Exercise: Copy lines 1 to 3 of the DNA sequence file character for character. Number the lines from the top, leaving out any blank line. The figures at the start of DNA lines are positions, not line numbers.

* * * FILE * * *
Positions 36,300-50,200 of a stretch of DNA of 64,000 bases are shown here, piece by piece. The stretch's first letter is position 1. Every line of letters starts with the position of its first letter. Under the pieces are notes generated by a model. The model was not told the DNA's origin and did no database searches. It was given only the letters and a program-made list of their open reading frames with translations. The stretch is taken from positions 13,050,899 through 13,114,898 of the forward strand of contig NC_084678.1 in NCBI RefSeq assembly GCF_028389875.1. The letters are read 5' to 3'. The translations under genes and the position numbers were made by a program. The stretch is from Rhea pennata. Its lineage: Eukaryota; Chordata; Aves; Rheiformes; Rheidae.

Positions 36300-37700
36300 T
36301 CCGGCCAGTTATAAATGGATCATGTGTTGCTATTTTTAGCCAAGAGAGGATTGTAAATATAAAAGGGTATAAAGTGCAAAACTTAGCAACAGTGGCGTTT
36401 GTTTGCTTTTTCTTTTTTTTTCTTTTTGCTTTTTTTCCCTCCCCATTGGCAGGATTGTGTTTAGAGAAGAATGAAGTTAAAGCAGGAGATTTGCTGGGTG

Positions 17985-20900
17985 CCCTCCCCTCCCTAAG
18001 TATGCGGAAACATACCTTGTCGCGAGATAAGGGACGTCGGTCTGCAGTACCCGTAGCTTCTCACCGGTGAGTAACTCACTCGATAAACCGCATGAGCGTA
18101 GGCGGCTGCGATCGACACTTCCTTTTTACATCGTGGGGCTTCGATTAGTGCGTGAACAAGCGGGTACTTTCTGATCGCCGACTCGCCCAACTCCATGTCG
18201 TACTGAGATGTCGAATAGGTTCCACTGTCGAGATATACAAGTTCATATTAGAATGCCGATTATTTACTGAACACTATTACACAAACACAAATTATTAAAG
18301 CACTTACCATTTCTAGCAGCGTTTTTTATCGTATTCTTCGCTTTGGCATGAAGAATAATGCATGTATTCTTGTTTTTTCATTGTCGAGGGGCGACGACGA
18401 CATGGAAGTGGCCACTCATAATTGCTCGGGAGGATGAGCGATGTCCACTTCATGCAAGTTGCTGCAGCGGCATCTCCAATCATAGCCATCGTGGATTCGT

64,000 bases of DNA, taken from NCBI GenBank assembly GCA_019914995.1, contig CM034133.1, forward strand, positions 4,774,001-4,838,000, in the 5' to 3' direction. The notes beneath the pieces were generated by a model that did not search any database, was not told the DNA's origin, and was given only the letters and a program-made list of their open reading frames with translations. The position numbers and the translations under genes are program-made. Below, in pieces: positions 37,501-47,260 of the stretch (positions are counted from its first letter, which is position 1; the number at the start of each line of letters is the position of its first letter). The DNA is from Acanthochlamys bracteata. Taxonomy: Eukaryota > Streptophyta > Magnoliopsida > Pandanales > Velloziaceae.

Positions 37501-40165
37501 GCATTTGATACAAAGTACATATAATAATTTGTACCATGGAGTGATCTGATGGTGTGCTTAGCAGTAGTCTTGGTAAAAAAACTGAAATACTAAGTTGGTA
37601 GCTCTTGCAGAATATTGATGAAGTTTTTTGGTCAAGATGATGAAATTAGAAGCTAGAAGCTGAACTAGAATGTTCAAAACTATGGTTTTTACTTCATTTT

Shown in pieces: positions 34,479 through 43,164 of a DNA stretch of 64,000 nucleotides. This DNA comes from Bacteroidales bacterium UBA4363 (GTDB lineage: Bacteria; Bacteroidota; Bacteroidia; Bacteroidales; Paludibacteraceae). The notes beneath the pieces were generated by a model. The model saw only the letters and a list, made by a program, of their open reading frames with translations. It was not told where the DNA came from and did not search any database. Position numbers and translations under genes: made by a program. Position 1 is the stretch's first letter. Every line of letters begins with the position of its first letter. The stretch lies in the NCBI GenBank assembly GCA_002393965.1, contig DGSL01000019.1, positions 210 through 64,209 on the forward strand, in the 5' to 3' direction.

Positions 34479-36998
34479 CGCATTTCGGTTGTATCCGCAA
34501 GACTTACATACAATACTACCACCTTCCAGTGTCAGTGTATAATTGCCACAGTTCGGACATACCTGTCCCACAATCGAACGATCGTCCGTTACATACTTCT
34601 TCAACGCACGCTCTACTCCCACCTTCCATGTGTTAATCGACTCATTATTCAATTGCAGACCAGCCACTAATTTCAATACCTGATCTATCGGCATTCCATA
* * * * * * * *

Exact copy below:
Positions 36,300-50,200 of a stretch of DNA of 64,000 bases are shown here, piece by piece. The stretch's first letter is position 1. Every line of letters starts with the position of its first letter. Under the pieces are notes generated by a model. The model was not told the DNA's origin and did no database searches. It was given only the letters and a program-made list of their open reading frames with translations. The stretch is taken from positions 13,050,899 through 13,114,898 of the forward strand of contig NC_084678.1 in NCBI RefSeq assembly GCF_028389875.1. The letters are read 5' to 3'. The translations under genes and the position numbers were made by a program. The stretch is from Rhea pennata. Its lineage: Eukaryota; Chordata; Aves; Rheiformes; Rheidae.

Positions 36300-37700
36300 T